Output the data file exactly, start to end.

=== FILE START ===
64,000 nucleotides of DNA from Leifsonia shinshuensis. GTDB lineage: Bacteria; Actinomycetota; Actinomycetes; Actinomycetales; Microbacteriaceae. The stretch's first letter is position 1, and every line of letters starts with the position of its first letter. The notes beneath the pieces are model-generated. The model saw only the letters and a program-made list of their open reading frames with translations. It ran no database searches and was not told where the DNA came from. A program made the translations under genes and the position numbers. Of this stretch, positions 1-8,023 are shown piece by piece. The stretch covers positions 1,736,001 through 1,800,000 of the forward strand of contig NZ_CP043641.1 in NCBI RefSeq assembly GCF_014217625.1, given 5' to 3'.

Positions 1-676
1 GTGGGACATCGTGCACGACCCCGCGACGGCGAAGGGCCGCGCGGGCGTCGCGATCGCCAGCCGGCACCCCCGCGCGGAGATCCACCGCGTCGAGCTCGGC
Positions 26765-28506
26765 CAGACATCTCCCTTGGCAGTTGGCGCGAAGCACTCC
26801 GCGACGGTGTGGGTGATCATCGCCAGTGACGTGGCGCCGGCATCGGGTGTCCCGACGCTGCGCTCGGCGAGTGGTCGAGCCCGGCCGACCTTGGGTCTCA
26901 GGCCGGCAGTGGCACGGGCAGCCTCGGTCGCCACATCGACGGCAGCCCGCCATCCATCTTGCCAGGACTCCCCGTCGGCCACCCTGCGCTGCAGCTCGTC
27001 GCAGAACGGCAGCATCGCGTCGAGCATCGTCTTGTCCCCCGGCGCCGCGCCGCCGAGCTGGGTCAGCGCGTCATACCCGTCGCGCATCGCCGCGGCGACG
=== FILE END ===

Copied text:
64,000 nucleotides of DNA from Leifsonia shinshuensis. GTDB lineage: Bacteria; Actinomycetota; Actinomycetes; Actinomycetales; Microbacteriaceae. The stretch's first letter is position 1, and every line of letters starts with the position of its first letter. The notes beneath the pieces are model-generated. The model saw only the letters and a program-made list of their open reading frames with translations. It ran no database searches and was not told where the DNA came from. A program made the translations under genes and the position numbers. Of this stretch, positions 1-8,023 are shown piece by piece. The stretch covers positions 1,736,001 through 1,800,000 of the forward strand of contig NZ_CP043641.1 in NCBI RefSeq assembly GCF_014217625.1, given 5' to 3'.

Positions 1-676
1 GTGGGACATCGTGCACGACCCCGCGACGGCGAAGGGCCGCGCGGGCGTCGCGATCGCCAGCCGGCACCCCCGCGCGGAGATCCACCGCGTCGAGCTCGGC
Positions 26765-28506
26765 CAGACATCTCCCTTGGCAGTTGGCGCGAAGCACTCC
26801 GCGACGGTGTGGGTGATCATCGCCAGTGACGTGGCGCCGGCATCGGGTGTCCCGACGCTGCGCTCGGCGAGTGGTCGAGCCCGGCCGACCTTGGGTCTCA
26901 GGCCGGCAGTGGCACGGGCAGCCTCGGTCGCCACATCGACGGCAGCCCGCCATCCATCTTGCCAGGACTCCCCGTCGGCCACCCTGCGCTGCAGCTCGTC
27001 GCAGAACGGCAGCATCGCGTCGAGCATCGTCTTGTCCCCCGGCGCCGCGCCGCCGAGCTGGGTCAGCGCGTCATACCCGTCGCGCATCGCCGCGGCGACG